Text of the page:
Obviously the outcome is unclear. But depending on where public opinion falls — and requiring insurance companies to insure everyone is pretty popular — Congress might end up reinstating the mandate in some form or another. It's genuinely a crapshoot.

But will it come to that? I just emailed a friend that I'm too much of a coward to publicly predict what I think the Supreme Court will do, but admitting that privately has galvanized me into action. So here it is: I think they'll uphold the individual mandate 7-2, with Scalia and Roberts joining the majority. Does that sound crazy? Yes it does! But I've never thought this was a Commerce Clause case. There's no question that, in general, Congress has the power to regulate healthcare under the Commerce Clause. The real question is whether the Necessary and Proper Clause allows them to legislate an individual mandate as a reasonable way of implementing their regulatory goals. In the end, I think the government will be able to persuade both Scalia and Roberts that the individual mandate falls well within the scope of McCullough v. Maryland: "Let the end be legitimate, let it be within the scope of the constitution, and all means which are appropriate, which are plainly adapted to that end, which are not prohibited, but consist with the letter and spirit of the constitution, are constitutional." The individual mandate may not be the only way to accomplish Congress's goals, but I think the facts of the case provide an extremely strong basis for concluding that it's appropriate and "plainly adapted" to those goals.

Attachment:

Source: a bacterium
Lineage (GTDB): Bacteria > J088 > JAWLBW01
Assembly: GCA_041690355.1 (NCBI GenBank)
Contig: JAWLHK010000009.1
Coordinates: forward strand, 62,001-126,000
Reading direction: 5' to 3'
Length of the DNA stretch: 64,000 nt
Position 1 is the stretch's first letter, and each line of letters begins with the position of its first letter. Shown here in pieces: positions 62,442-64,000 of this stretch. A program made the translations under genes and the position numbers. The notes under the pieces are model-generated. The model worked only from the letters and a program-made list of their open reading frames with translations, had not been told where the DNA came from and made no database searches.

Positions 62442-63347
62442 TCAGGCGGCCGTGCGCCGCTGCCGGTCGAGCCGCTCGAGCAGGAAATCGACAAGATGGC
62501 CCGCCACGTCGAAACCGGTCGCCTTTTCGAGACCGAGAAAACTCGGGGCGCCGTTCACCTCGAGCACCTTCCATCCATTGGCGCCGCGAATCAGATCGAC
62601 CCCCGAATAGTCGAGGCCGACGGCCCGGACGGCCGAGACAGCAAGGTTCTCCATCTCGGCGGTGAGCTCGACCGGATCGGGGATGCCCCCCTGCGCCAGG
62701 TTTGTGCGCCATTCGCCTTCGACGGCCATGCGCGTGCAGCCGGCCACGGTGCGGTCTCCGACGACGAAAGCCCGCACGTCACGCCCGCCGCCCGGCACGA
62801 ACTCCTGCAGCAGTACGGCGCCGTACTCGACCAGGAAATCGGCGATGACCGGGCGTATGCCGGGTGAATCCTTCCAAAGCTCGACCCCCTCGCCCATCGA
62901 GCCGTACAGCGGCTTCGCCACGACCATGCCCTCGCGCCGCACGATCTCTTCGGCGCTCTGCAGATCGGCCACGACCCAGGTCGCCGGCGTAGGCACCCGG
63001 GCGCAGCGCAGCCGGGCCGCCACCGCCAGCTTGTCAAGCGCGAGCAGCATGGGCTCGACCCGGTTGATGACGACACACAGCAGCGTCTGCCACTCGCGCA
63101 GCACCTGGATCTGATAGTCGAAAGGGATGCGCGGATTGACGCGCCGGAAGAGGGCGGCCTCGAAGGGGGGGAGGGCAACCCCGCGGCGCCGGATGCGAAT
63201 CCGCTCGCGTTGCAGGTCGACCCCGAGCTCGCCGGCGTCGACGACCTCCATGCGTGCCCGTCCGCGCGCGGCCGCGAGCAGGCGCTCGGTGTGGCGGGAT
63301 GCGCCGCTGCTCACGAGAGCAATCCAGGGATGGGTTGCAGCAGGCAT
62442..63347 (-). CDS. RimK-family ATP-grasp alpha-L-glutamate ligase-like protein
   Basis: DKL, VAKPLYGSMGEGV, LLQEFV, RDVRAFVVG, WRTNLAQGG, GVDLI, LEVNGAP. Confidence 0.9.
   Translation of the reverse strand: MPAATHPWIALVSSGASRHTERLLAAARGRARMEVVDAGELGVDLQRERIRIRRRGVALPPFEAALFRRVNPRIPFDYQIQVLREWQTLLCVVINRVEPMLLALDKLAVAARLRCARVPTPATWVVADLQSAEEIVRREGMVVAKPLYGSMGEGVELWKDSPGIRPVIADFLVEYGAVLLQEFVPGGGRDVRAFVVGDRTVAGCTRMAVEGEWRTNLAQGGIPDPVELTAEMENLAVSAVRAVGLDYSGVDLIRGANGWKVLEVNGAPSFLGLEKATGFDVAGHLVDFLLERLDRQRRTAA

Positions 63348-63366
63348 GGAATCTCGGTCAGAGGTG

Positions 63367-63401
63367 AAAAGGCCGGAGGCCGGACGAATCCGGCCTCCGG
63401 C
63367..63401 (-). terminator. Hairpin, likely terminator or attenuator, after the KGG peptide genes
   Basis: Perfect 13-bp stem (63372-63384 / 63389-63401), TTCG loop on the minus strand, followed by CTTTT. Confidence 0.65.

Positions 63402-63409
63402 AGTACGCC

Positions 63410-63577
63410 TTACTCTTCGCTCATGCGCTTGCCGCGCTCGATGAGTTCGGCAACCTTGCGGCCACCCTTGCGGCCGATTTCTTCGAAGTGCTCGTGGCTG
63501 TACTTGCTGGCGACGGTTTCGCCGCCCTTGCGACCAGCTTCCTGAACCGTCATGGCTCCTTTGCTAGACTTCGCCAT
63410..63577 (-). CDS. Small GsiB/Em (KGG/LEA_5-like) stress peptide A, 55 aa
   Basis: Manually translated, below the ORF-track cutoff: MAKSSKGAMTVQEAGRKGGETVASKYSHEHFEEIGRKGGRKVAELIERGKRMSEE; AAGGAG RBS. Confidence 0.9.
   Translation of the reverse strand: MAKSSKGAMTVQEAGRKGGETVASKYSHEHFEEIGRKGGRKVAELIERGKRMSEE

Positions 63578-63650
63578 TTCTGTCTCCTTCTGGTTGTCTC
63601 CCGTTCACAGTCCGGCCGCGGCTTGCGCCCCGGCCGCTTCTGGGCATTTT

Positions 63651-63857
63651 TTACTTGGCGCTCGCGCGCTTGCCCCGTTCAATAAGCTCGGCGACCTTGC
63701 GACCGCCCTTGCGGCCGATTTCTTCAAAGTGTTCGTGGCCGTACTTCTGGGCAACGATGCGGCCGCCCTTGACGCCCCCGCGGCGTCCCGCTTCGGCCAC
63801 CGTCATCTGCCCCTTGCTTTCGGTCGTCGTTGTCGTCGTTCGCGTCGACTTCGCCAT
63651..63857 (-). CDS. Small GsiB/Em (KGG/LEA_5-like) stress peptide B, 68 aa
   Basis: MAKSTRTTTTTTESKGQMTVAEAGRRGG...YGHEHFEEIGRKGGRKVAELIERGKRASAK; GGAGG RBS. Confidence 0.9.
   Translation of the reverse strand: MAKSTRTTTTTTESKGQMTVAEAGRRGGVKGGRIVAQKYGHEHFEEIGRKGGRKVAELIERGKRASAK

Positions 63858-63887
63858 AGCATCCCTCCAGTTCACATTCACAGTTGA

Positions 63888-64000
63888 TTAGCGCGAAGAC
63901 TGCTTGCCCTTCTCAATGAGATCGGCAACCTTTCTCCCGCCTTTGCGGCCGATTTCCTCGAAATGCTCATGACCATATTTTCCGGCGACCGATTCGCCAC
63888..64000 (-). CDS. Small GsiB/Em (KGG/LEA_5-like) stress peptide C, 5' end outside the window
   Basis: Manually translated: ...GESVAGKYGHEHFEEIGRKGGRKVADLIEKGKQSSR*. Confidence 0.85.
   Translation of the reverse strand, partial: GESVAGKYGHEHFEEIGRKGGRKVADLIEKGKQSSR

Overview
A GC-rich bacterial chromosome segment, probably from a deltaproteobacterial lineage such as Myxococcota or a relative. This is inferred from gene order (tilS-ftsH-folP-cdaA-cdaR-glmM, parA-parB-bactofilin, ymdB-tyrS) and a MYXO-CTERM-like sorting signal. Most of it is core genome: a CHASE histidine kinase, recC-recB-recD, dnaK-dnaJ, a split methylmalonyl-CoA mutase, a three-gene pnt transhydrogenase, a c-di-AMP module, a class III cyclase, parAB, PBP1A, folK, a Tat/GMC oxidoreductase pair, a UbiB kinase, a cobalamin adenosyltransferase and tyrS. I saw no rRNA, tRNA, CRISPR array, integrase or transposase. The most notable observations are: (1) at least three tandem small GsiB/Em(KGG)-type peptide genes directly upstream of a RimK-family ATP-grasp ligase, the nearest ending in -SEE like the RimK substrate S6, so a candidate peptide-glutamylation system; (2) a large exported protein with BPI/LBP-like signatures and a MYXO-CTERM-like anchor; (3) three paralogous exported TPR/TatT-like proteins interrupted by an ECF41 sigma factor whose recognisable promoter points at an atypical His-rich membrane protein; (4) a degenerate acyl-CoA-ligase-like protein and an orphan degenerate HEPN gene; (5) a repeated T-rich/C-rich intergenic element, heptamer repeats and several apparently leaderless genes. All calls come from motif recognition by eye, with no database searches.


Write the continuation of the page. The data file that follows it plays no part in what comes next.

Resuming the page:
So there you have it. I'm now on record with my first Supreme Court prediction, one with a strong chance of turning out to be idiotic. But I'm sticking with it for now. Believe it or not, I think that the case for constitutionality is clear enough that, in the end, both Roberts and Scalia will do the right thing even though it's not ideologically what they'd prefer. Feel free to mock me in comments.

Advertise on MotherJones.com

Solyndra Finally Produces a Mouse!

| Tue Nov. 15, 2011 12:34 PM EST

On the cosmic scale of political malfeasance, this still doesn't exactly peg the meter or anything, but it looks like the Solyndra affair finally has its first whiff of genuine scandal. From the Washington Post:

The Obama administration urged officers of the struggling solar company Solyndra to postpone announcing planned layoffs until after the November 2010 midterm elections, newly released e-mails show.